Running low on battery power: Brexit Britain faces an acid test

Britain has set a fast pace in the electric vehicle race with its 2030 ban on sales of new fossil fuel-powered cars and has offered 1 billion pounds ($1.4 billion) to jump start its battery industry and associated supply chain.

But the cash and the headline-grabbing deadline – which is sooner than many other nations by several years – still leaves it trailing the European Union’s drive to create a supply chain and far behind China, the electric vehicle (EV) battery leader.

The stakes are high for Brexit Britain. To keep selling into the 27-nation EU without tariffs, Britain’s car industry, which employs 170,000 people, must ensure electric vehicles and the batteries that power them meet stringent rules of origin – with up to 70% of input in value terms coming from Britain or inside the EU.

With its 2030 deadline looming followed by its 2035 cut off for hybrids, Britain needs more battery factories – and fast.

Yet, even Nissan’s (7201.T) plans for a 9 gigawatt hour (GWh) battery plant in Britain – hailed by the government when it was announced in July – are dwarfed by two plants being built in Germany alone, Tesla’s (TSLA.O) 50 GWh plant near Berlin and Volkswagen’s (VOWG_p.DE) 40 GWh factory near Wolfsburg.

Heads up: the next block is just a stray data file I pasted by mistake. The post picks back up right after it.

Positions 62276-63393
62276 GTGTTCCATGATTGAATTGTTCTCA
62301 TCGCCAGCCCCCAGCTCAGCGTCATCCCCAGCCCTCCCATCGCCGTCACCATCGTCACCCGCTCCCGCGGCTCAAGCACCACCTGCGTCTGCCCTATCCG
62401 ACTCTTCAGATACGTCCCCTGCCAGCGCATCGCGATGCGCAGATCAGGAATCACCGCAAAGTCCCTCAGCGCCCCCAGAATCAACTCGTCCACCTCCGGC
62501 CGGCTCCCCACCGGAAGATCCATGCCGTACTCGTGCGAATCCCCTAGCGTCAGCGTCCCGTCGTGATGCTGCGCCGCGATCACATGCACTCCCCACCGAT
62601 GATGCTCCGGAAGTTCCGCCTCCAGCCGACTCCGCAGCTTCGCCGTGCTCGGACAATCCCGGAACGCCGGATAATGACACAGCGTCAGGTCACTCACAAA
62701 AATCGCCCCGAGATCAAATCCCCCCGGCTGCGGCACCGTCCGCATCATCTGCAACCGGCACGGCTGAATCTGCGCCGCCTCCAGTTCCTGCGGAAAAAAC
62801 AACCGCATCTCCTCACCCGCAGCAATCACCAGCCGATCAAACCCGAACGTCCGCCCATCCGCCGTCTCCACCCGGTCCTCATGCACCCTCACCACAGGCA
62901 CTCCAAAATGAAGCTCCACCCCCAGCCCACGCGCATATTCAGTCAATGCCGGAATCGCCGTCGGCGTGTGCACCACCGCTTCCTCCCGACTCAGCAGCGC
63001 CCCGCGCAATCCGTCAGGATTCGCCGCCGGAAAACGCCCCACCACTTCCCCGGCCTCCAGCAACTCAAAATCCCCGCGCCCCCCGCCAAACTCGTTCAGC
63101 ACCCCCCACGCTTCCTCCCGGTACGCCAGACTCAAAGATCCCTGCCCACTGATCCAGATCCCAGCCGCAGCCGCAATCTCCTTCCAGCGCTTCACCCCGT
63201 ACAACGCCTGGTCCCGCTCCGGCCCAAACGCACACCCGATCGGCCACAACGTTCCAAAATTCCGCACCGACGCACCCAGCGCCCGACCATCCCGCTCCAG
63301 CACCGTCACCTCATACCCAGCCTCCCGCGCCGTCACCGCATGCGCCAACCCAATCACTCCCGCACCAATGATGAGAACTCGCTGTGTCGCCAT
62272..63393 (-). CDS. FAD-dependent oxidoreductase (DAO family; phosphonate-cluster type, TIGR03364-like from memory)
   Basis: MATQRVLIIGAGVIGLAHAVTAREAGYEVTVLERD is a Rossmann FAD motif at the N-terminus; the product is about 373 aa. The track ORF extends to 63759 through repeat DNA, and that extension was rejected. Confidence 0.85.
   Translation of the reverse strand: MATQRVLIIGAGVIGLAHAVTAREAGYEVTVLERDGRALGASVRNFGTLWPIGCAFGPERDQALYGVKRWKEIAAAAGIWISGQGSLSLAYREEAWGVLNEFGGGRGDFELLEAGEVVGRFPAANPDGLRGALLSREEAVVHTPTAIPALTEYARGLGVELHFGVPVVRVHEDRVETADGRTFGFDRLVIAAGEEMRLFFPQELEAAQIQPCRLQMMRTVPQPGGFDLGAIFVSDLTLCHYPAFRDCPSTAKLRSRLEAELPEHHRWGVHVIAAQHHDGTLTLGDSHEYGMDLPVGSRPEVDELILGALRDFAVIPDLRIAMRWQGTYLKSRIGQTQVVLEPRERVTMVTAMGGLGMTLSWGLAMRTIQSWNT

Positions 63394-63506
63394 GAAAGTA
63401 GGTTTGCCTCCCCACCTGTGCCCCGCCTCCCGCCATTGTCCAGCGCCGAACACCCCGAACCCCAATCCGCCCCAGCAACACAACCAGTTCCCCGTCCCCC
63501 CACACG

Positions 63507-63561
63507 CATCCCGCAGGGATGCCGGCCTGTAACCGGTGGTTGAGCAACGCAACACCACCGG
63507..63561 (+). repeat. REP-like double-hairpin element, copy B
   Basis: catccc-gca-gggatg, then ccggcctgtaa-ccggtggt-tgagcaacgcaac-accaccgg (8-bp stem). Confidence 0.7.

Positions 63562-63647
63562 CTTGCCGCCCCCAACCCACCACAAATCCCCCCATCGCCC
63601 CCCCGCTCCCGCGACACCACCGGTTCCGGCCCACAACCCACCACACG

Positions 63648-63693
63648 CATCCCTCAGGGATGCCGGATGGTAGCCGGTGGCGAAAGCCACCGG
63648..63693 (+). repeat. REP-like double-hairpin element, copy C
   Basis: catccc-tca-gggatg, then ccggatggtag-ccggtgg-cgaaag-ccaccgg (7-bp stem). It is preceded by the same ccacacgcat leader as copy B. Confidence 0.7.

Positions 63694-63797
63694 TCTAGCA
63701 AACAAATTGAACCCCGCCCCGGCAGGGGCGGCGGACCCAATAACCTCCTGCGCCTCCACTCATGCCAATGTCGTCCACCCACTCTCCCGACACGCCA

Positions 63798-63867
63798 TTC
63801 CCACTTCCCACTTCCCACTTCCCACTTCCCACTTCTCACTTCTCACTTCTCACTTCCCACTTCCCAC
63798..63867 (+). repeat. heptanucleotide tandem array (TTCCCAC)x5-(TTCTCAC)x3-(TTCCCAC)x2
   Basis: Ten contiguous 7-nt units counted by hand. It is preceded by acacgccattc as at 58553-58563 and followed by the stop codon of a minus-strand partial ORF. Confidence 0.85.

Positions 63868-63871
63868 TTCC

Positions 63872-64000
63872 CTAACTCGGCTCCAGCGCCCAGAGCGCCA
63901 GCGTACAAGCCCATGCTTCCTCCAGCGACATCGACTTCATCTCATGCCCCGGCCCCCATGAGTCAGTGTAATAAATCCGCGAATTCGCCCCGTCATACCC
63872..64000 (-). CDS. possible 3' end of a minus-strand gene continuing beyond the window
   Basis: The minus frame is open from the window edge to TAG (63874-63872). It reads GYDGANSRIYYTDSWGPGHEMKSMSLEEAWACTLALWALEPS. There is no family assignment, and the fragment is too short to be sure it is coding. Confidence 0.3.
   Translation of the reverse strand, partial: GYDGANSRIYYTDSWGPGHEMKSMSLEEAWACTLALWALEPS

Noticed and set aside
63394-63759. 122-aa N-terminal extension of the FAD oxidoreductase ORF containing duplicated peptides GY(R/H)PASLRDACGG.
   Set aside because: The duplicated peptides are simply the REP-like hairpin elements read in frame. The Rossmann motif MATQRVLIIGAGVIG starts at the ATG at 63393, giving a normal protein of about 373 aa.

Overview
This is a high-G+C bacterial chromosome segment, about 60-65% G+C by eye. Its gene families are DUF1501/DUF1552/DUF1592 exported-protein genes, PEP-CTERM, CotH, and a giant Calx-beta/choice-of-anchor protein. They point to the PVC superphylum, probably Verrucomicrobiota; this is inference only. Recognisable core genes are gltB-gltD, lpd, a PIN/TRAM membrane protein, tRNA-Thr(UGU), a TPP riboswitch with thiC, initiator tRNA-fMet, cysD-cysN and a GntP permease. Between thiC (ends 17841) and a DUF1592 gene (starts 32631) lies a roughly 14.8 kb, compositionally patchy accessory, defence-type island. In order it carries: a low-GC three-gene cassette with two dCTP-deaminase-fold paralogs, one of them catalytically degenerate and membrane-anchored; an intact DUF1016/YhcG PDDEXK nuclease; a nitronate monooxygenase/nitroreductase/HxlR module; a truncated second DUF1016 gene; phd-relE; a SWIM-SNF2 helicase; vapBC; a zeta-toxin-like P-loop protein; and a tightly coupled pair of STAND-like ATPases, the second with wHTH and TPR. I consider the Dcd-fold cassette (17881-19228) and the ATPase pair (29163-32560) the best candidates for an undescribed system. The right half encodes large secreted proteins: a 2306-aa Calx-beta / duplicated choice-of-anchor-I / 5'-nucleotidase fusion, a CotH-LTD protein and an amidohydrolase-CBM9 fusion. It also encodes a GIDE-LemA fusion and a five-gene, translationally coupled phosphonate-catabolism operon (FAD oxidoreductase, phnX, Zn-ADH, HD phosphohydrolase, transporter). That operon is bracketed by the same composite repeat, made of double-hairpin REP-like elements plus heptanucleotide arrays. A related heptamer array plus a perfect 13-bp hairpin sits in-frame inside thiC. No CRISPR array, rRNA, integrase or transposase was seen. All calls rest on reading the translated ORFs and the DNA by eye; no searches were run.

“We have come rather late to the party,” said Douglas Johnson-Poensgen, chief executive of Britain’s Circulor, who has worked with Volvo Cars and others on building sustainable supply chains.

The Department for Business, Energy and Industrial Strategy (BEIS), at the heart of Britain’s EV investment drive, says it is ensuring Britain remains a world leader in the auto industry.

“We remain dedicated to securing UK gigafactories, and continue to work with investors to progress plans to mass manufacture the batteries needed for the next generation of electric vehicles,” a spokesperson said in an emailed statement.

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